By Harvey Kubernik
Released through Universal Music Enterprises, Exodus, described by Time magazine in 1998 as “the album of the 20th century,” was initially released on June 3, 1977, just a few months after Marley relocated to England, having escaped an assassination attempt on his life in Jamaica that sent him into exile in London for 14 months.
Exodus was a turning point for Marley, as he had just lost his band. The two lead guitarists, Earl “Chinna” Smith and Donald Kinsey, split after the shooting, and a new guitarist joined the ranks. Junior Marvin was introduced to Marley in the spring of 1977 in London by Chris Blackwell, the owner of Island Records. During the mixing process, Marvin helped greatly alter Exodus’ arrangements.
The album established Marley as the first Third World music superstar and was a masterpiece of spiritual exploration and quest. Songs like “The Heathen” are indicative of the biblical themes that permeate throughout.
The “One Love/People Get Ready” medley underscores why Marley and the Wailers adored Curtis Mayfield, and why he adored them. The group saw Curtis Mayfield and the Impressions at a theater in Kingston in the ‘60s. It was one of the songs they would sing privately and made a beautiful medley with “One Love.”
“One Love” is the anthem of the millennium for the BBC TV, which once played it for 24 hours as each time zone celebrated “One Love.”
“Junior Marvin told me this story that Chris (Blackwell) decided to start the album with ‘Natural Mystic,’ just kind of fading up and so people would think it wasn’t loud enough, and turn the stereo up, so that when the music really punched in, it would hit them so hard they’d be taken aback. That was a conscious decision,” suggests Roger Steffens, curator of the world’s largest collection of Wailers memorabilia and recordings, which is in the process of becoming the founding collection of the National Museum of Jamaican Music.
Steffens is chairman of the reggae Grammy committee and founding editor of “The Beat.”
“’Natural Mystic’ is Bob’s way of saying we can’t really know what is going on in the world, but it protected him from dying,” says Steffens. “All these tracks were made two or three months after he was shot. ‘Waiting In Vain’ poet/performer Lynton Kwesi Johnson says this is the most beautiful love song ever written. This is my all-time favorite Bob Marley song, because it’s one of the most beautiful songs I’ve ever heard.”
Upon its initial retail release, the LP stayed on the U.K. music sales chart for 56 consecutive weeks. Exodus generated four Top 10 hits.
The November 2007 expanded version of Exodus in a special 30th Anniversary edition will be packaged for the first time in a “hardback” case. This format includes the album as well as a separate DVD with 12 tracks from Marley’s stellar Rainbow Theatre concerts in July and August of 1977. Selections include “I Shot The Sheriff,” “Exodus,” “Jamming” and “Get Up, Stand Up.”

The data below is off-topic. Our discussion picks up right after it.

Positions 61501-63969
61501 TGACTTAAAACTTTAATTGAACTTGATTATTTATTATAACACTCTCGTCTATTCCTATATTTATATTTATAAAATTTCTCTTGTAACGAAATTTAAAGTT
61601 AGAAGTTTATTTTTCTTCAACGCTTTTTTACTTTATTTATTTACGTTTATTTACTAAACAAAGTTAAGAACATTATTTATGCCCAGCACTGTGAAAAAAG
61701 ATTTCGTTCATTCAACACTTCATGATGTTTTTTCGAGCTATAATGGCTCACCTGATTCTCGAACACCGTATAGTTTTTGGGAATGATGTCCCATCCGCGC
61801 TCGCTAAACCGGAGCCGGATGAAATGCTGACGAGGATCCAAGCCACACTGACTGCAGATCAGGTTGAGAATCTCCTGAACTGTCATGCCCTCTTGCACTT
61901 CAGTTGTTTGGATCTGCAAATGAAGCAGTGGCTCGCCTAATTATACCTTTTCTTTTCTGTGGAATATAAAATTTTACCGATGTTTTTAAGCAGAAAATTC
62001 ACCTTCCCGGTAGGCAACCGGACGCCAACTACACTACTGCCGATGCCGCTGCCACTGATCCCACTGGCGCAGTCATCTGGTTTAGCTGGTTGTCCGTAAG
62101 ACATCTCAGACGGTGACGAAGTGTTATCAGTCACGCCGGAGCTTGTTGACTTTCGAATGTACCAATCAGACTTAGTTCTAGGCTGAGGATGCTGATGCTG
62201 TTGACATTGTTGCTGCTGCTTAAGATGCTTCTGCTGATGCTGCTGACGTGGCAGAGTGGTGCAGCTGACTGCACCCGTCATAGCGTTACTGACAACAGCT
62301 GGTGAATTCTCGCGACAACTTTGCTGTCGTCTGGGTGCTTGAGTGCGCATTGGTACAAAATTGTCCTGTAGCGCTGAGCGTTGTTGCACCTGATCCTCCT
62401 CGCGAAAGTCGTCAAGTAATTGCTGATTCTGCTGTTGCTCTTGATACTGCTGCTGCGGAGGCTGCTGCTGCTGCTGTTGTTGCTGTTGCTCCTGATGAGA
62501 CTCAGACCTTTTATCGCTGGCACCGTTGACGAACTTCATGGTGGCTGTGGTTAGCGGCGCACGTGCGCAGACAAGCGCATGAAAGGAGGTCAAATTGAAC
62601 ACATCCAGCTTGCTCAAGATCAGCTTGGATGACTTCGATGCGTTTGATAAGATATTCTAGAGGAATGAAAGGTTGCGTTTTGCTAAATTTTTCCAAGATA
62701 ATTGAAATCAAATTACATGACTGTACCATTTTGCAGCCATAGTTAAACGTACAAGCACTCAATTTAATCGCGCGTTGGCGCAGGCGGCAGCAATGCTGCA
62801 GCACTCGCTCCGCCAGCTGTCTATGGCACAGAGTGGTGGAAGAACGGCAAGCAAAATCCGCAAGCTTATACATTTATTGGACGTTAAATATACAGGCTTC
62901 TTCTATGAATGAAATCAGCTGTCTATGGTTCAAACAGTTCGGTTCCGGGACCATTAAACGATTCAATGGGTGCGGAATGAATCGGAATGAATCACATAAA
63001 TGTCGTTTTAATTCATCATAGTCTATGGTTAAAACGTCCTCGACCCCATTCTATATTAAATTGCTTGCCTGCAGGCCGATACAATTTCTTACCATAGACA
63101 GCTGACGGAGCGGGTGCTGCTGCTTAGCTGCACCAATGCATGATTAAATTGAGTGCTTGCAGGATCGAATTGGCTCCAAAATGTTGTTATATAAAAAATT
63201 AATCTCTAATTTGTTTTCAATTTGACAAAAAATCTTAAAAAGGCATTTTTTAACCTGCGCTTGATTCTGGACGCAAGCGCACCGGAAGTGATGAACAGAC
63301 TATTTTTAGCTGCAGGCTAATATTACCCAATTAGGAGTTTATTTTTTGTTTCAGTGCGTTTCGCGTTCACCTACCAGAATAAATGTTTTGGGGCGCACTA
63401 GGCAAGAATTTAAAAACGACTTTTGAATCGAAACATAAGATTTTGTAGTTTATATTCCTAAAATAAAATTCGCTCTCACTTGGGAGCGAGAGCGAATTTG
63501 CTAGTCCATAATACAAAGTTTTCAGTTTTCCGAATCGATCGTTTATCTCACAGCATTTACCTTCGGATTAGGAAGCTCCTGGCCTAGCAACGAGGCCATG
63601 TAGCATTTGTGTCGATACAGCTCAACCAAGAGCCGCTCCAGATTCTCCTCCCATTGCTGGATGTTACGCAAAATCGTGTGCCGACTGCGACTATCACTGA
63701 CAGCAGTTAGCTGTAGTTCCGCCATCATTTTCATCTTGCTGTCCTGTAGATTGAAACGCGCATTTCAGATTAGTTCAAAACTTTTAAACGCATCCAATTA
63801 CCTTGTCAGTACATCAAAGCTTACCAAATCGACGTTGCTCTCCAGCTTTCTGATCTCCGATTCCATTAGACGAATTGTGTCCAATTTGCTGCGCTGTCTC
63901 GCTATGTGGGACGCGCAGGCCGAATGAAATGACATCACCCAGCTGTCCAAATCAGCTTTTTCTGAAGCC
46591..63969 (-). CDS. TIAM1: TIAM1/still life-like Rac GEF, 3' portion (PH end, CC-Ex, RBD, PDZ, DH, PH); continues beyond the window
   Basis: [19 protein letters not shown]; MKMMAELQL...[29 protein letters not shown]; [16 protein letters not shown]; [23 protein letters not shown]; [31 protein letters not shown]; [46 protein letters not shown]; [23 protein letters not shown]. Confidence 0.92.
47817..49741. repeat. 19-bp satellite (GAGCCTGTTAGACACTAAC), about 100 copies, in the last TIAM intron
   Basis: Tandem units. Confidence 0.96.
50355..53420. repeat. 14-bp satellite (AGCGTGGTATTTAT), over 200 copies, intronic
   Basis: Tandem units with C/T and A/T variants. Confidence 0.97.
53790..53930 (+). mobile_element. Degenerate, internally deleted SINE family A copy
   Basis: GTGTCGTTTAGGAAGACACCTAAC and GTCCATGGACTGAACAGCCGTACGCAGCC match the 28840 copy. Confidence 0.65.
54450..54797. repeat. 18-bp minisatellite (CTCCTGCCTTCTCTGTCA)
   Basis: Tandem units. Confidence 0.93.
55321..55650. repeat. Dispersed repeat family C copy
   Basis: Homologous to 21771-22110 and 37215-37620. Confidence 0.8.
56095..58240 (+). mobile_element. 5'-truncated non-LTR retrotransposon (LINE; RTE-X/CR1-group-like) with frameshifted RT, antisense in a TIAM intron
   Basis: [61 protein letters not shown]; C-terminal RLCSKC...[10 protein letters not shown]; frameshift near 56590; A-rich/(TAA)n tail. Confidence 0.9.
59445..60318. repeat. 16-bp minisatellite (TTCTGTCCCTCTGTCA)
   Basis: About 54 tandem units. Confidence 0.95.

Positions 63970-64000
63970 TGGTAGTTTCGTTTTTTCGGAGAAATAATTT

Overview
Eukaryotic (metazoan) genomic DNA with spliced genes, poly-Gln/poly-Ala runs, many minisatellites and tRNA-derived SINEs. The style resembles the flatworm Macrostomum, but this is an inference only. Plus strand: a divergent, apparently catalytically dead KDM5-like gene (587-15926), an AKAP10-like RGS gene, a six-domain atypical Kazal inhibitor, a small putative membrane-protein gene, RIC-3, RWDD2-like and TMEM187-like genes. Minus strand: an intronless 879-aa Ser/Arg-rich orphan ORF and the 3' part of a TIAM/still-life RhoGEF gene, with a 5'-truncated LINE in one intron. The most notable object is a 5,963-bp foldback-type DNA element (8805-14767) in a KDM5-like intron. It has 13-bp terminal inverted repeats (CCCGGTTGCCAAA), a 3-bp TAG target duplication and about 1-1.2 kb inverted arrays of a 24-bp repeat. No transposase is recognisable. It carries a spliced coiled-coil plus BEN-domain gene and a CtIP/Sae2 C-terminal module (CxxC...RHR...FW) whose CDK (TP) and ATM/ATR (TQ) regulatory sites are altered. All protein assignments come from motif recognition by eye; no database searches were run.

The “Rainbow” DVD offers up one of Marley’s greatest shows, and he was lucky to have it photographed so well. Marley as proxy warrior and messenger sang and debuted the whole first side of the Exodus album, which had only been available for a few days, so the excited throng had never heard any of these tunes before.
Crucial to the overall impact of the Wailers’ 1977 concerts was the presence of I Three, according to Steffens. One or another would sometimes miss tours because of pregnancies.
“But at the Rainbow, Jamaica’s female version of The Three Tenors — the magnificent trio of Jamaica’s most precious songstresses, Judy Mowatt, Marcia Griffiths, and Marley’s wife, Rita — added an elegant visual and aural element,” says Steffens. “And when they sang, ‘One day the bottom will drop out,’ they bent their knees and shook their bottoms in girlish abandon.”
The inspiring Rainbow shows, held over three nights in Finsbury Park, one of the most racially mixed neighborhoods of London, were the hottest ticket in town. They benefitted from the imaginative lighting of Wailers’ art director Neville Garrick, who also designed many of Marley’s most famous album covers.
Steffens and Peter Simon have co-authored the mind-twisting “Roger Steffens and Peter Simon’s Reggae Scrapbook,” now available on Palace Press.
The volume spotlights an eye-catching, four-page gatefold timeline of Marley’s whole career and a plethora of artifacts, including Exodus period items, rare photos, off-beat graphics — including the UPI bulletin of the assassination of Peter Tosh and the bulletin of his killer’s conviction — alongside an anti-apartheid benefit Peter did in Holland, a ticket to that benefit, and a backstage pass in the form of Peter’s sunglasses to a concert in Paris. It’s also got a huge reproduction ticket stub, photos, post cards, stickers and autographed play lists.
This past June, the “Exodus: Bob Marley & The Wailers 30th Anniversary Edition” 144-page hardback book was published by Weidenfeld & Nicolson. It contains more than 200 images and is introduced by Chris Blackwell.
The special-edition, 144-page hardback book is lavishly illustrated with many previously unpublished pictures. The volume was edited by the esteemed music commentator/author and critic Richard Williams and includes contributions from writers Lloyd Bradley, Robert Christgau, Neil Spencer and Linton Kwesi Johnson, among others.
In 2006 broadcaster/author Vivien Goldman wrote the exceptional “The Book Of Exodus” about the making and meaning of the album.
It was published by Three Rivers Press. The sacred journey behind Exodus is told by Goldman, currently an adjunct professor of punk and reggae at NYU’s Clive Davis Department of Recorded Music.